xlApp = New Excel.Application  
            WB = xlApp.Workbooks.Add()  
            'xlApp.Visible = True 'Commented out.
            WB.Close(False)  
            xlApp.Quit()  
            ReleaseComObject(WB)  
            ReleaseComObject(xlApp)  
        End Sub  
     
        Friend Sub ReleaseComObject(ByVal o As Object)  
            Try  
                System.Runtime.InteropServices.Marshal.FinalReleaseComObject(o)  
            Catch  
            Finally  
                If o IsNot Nothing Then o = Nothing 
            End Try  
        End Sub 

    Notice that I didn't include the GC calls.  I only include them if I care about having the process killed immediately rather than when the app closes. This distinction may become important if your app has the user performing this action many times in the lifetime of the application -- but then in that case you might consider never releasing the app object, just reusing it until your app closes where in the FormClosed event handler you then call Quit (if it is Not Nothing) and RelseaseComObject.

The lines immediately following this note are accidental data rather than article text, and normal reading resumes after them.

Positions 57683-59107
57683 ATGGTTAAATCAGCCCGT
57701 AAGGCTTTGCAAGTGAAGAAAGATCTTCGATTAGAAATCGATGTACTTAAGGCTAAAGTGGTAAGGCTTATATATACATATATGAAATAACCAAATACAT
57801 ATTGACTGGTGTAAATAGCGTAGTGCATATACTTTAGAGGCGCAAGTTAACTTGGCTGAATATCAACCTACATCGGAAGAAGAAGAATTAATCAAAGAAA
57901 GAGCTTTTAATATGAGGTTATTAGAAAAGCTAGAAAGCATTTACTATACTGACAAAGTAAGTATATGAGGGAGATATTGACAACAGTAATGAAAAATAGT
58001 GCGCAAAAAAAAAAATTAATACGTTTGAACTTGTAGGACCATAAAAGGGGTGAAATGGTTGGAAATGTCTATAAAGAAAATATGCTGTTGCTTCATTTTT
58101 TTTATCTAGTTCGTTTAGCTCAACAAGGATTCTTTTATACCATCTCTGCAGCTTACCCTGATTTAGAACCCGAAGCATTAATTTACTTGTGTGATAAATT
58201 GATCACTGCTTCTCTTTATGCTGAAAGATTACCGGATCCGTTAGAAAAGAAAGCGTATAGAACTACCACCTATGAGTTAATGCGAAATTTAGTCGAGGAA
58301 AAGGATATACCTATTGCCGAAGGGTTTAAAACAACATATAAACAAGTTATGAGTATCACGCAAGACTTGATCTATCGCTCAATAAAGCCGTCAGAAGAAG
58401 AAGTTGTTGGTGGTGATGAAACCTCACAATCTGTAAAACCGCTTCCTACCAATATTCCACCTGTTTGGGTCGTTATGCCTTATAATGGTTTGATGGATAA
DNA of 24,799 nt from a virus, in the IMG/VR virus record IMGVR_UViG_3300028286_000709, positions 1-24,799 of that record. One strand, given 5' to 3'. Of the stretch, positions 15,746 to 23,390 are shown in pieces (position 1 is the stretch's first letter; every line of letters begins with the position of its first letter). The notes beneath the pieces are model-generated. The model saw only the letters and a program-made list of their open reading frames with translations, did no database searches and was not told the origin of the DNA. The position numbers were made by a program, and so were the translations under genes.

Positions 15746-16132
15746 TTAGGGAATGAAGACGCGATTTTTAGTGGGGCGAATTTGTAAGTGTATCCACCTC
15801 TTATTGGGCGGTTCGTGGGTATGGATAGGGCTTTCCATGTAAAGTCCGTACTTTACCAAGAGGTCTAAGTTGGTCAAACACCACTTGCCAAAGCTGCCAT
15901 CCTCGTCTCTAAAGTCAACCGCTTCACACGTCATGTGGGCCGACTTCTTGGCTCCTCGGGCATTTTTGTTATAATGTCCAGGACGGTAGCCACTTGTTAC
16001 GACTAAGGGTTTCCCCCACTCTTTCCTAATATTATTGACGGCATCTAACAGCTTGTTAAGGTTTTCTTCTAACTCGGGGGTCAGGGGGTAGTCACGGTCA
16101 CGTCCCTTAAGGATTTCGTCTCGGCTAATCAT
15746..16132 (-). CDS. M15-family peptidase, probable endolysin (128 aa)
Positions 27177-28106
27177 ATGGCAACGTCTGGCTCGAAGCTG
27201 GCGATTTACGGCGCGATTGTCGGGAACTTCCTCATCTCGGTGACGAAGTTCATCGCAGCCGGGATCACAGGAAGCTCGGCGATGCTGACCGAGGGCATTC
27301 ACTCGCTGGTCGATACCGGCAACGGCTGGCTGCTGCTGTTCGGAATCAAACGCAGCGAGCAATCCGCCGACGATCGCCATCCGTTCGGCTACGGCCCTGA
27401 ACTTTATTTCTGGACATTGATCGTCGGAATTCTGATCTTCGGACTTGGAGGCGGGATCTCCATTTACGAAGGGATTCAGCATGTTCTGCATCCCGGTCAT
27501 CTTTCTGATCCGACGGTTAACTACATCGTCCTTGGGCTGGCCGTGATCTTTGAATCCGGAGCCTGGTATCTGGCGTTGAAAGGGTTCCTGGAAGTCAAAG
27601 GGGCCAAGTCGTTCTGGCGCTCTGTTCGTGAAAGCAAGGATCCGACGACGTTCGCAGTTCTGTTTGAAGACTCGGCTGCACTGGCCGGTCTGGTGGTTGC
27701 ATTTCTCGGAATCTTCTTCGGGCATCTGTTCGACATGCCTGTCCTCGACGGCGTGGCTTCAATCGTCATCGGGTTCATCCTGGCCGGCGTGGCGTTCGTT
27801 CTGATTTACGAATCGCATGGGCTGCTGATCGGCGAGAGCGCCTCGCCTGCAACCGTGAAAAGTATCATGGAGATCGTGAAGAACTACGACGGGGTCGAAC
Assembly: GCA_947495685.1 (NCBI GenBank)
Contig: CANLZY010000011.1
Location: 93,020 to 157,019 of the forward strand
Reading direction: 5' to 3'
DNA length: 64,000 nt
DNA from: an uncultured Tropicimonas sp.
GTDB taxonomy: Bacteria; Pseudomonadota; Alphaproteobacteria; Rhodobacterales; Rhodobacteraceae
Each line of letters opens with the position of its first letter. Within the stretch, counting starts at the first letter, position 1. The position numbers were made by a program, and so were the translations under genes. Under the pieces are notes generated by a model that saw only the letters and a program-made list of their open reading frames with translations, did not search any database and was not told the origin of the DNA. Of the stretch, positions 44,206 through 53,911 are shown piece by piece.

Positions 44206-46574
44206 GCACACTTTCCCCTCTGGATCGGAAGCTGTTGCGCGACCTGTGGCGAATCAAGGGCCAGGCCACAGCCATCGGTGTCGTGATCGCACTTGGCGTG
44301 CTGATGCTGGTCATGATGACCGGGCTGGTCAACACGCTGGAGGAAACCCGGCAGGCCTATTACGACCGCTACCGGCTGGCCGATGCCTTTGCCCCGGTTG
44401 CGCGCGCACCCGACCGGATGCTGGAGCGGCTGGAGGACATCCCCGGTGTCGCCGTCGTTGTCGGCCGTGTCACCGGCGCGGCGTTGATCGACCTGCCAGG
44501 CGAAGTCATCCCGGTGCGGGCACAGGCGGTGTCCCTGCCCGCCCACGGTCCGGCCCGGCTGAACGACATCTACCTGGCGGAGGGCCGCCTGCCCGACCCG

So there is no need to use Process.Start and GetObject.  Just manage your COM references correctly.
    Monday, June 23, 2008 7:44 PM

All replies

  • WB = Nothing and Excel = Nothing aren't doing anything to the workbook or the application instance -- only to your variables.

    Try this:

    WB.Close(False'False to not save changes  
     
    Excel.Quit()  
     

    Remember to call Dispose on objects that support it, and note that it is typically bad practice to call GC.Collect() -- this will often reduce performance to your user.
    Monday, June 23, 2008 10:49 AM
  • Thanks JayStation3, but I don't want to close neither the workbook nor Excel.
    I want to start Excel, open a workbook, prepare some stuff for the user and leave it there for the user to work on it.
    Then I want to unlink Excel from my application, so that the user will be free either to close Excel before closing my application or to keep it open after my application is closed.

    Instead (1) Excel remains open until I close the application even after the user closes Excel.